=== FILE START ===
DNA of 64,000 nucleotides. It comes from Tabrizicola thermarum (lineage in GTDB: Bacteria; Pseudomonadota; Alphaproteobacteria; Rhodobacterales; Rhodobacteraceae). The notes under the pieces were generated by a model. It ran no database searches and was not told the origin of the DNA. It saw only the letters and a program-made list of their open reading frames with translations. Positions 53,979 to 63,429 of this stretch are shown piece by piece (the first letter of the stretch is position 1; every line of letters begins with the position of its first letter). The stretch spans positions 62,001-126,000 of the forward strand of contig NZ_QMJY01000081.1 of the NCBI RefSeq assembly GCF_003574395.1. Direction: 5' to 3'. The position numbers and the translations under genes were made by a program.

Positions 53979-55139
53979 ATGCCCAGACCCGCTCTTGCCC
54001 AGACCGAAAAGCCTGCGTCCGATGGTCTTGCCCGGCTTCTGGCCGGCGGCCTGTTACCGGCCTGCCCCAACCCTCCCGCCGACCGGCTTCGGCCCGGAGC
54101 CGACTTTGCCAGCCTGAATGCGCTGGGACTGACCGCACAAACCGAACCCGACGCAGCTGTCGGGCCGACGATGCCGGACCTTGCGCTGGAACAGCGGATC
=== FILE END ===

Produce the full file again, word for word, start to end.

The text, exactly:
DNA of 64,000 nucleotides. It comes from Tabrizicola thermarum (lineage in GTDB: Bacteria; Pseudomonadota; Alphaproteobacteria; Rhodobacterales; Rhodobacteraceae). The notes under the pieces were generated by a model. It ran no database searches and was not told the origin of the DNA. It saw only the letters and a program-made list of their open reading frames with translations. Positions 53,979 to 63,429 of this stretch are shown piece by piece (the first letter of the stretch is position 1; every line of letters begins with the position of its first letter). The stretch spans positions 62,001-126,000 of the forward strand of contig NZ_QMJY01000081.1 of the NCBI RefSeq assembly GCF_003574395.1. Direction: 5' to 3'. The position numbers and the translations under genes were made by a program.

Positions 53979-55139
53979 ATGCCCAGACCCGCTCTTGCCC
54001 AGACCGAAAAGCCTGCGTCCGATGGTCTTGCCCGGCTTCTGGCCGGCGGCCTGTTACCGGCCTGCCCCAACCCTCCCGCCGACCGGCTTCGGCCCGGAGC
54101 CGACTTTGCCAGCCTGAATGCGCTGGGACTGACCGCACAAACCGAACCCGACGCAGCTGTCGGGCCGACGATGCCGGACCTTGCGCTGGAACAGCGGATC